It is contended by plaintiff and appellant that the agency contract of April 17, 1918, did not authorize actual sales to be made, and that any rights which the purchasers might have acquired if such authority did exist were nevertheless terminated by their default in prompt payments under a contract in which time was of the essence.
 The first question before us is, therefore, whether the agency contract of April 17, 1918, authorized Campbell-Bentley Company to enter into binding contracts of sale on behalf of plaintiff. The trial court found that it did, and we think the evidence supports the finding. The instrument is entitled "Exclusive Selling Agency Contract", and recites that for valuable consideration, plaintiff grants to Campbell or his assigns "the exclusive selling agency" of the property, with "the right to fix the prices" and to "sell this property as he may deem best, subdivide it, if necessary at his own expense". It is provided that Campbell or his assigns shall pay the interest on the deed of trust on the land, taxes, and "shall bear all of the expenses and responsibility of his selling operations". It further provides that he is given the right to "sell the same for not less than 10% of the purchase price down and $10.00 per month per lot providing that the selling price shall be greater than the proportionate amount of said lot to the $5,000 owed to the Bank and the $5,000 additional, which is to be my net equity from the said sales, it being my intention to allow the said A.P. Campbell, or his assigns, all the money received over and above $10,000 and interest at the rate of 7% per annum, as his commission for making said sales". She further agrees "to allow a discount of 5% when a lot, or lots, has been sold for all cash".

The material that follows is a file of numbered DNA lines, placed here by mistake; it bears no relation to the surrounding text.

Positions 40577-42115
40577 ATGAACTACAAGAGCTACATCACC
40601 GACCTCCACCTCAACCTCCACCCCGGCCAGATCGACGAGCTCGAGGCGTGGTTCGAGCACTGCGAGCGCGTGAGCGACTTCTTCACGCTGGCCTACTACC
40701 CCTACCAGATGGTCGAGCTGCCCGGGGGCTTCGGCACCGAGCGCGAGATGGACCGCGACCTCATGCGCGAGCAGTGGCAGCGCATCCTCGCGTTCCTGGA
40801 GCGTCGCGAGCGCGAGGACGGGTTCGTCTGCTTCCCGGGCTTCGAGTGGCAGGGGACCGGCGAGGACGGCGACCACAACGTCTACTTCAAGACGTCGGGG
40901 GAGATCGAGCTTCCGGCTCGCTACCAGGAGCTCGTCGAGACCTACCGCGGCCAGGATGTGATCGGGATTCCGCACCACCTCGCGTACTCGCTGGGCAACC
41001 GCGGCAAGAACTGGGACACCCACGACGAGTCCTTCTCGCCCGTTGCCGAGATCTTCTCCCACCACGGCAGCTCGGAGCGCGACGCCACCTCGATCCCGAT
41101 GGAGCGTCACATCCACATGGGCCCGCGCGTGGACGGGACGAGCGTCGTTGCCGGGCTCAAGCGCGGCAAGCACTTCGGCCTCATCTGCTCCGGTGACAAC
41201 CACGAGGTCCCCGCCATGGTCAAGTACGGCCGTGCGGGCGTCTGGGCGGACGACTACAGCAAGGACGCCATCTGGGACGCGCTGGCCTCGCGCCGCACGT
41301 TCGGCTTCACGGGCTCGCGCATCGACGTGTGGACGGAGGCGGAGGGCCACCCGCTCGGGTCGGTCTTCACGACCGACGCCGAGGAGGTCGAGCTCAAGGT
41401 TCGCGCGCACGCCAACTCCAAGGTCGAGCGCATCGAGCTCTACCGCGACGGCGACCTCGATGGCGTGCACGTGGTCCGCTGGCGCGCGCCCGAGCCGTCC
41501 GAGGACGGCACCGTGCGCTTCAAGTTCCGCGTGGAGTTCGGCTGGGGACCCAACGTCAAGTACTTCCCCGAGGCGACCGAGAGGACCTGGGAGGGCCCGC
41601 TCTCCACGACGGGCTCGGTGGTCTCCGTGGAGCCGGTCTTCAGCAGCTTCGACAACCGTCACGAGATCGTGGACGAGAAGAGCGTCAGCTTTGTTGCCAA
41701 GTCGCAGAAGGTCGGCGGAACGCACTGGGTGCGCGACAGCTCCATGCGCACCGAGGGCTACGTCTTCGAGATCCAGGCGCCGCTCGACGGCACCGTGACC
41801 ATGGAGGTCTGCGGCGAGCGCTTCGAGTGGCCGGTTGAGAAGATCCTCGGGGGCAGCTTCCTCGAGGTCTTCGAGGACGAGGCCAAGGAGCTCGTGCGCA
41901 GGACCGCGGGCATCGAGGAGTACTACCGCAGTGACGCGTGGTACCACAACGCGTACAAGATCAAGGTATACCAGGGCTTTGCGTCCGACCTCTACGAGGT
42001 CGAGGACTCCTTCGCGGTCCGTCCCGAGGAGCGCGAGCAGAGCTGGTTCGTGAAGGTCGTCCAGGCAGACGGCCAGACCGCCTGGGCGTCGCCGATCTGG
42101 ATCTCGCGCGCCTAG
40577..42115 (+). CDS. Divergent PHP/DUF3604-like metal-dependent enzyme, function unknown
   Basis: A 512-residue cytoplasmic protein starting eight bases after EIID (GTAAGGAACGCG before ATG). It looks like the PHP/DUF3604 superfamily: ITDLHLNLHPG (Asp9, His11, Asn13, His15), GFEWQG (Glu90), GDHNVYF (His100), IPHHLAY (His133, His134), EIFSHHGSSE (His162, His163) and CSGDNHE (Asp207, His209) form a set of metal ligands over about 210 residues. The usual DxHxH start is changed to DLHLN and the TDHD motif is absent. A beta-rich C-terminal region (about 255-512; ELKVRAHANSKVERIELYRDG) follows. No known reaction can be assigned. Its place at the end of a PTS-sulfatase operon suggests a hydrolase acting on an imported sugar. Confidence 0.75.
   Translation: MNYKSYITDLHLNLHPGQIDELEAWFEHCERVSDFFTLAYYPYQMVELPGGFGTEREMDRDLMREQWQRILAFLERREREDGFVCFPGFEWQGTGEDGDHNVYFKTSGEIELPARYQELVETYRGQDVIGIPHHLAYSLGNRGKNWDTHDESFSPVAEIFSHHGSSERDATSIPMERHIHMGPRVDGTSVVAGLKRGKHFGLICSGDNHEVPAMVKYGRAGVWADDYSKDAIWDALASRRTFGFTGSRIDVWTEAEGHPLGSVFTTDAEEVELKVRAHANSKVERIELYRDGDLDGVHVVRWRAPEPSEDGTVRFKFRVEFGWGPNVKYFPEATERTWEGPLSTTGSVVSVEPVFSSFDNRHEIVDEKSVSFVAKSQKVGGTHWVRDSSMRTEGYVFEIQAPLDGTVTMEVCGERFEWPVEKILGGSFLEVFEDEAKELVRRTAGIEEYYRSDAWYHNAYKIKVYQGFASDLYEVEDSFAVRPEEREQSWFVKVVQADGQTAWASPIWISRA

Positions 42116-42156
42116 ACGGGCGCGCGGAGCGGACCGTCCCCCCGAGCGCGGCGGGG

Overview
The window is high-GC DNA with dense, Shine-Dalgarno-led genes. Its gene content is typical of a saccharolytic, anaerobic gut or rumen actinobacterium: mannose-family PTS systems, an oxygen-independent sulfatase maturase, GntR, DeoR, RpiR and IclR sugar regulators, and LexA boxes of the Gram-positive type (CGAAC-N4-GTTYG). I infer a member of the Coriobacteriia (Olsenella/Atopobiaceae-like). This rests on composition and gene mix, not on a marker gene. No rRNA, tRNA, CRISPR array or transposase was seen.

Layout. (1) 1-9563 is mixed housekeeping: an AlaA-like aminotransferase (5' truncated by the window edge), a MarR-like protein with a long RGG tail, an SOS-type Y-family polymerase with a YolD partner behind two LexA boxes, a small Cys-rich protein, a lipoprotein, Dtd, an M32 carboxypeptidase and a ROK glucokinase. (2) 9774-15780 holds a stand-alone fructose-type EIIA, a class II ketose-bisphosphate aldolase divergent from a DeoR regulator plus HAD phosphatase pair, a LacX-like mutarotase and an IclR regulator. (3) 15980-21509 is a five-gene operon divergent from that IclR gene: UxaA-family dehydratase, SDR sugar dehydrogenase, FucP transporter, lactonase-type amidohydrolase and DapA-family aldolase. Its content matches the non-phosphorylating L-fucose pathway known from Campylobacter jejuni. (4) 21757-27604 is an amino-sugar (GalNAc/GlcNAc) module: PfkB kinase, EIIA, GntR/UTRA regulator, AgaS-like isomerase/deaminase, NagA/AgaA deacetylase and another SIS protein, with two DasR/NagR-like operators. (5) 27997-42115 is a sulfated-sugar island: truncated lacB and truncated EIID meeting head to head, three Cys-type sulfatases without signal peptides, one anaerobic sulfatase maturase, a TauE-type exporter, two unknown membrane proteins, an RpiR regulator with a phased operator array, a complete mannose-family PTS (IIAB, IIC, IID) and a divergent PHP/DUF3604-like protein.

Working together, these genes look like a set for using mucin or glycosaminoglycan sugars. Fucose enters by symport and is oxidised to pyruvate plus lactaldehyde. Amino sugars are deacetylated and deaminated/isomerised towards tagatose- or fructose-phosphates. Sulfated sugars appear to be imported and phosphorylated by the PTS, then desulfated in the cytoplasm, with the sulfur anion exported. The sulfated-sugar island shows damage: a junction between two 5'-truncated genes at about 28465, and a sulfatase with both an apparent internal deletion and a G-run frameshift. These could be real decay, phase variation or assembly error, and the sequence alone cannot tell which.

In the face of this language it cannot reasonably be said that Campbell's authority was merely to find a purchaser. He is in express terms given authority to sell and to control all the details of the sales. He is, moreover, obligated to bear all expenses. The plain purport of the instrument is that plaintiff desired to receive the $10,000 as her "net equity" and gave Campbell full authority to market the tract and to get that equity for her. No extensive review of the cases is necessary to establish this point, but as the court said in Bacon v. Davis, 9 Cal.App. 83, 96 [ 98 P. 71, 76]: "It does seem . . . that if the plaintiff had intended to authorize the defendant simply to find a purchaser for the property and not to bind himself to convey to such purchaser, he would have used simpler terms than those found in the instrument before us. Knowing, as it is presumed he did, the meaning which usage has given to the phrase `to sell' when contained in a broker's contract, it is reasonable to suppose that he would have gone no further except to describe the property, provide probably in a general way for the terms of the sale and to specify the broker's commission." (See, also, McNeil v. Shirley, 33 Cal. 202; Rutenberg v. Main, 47 Cal. 213.)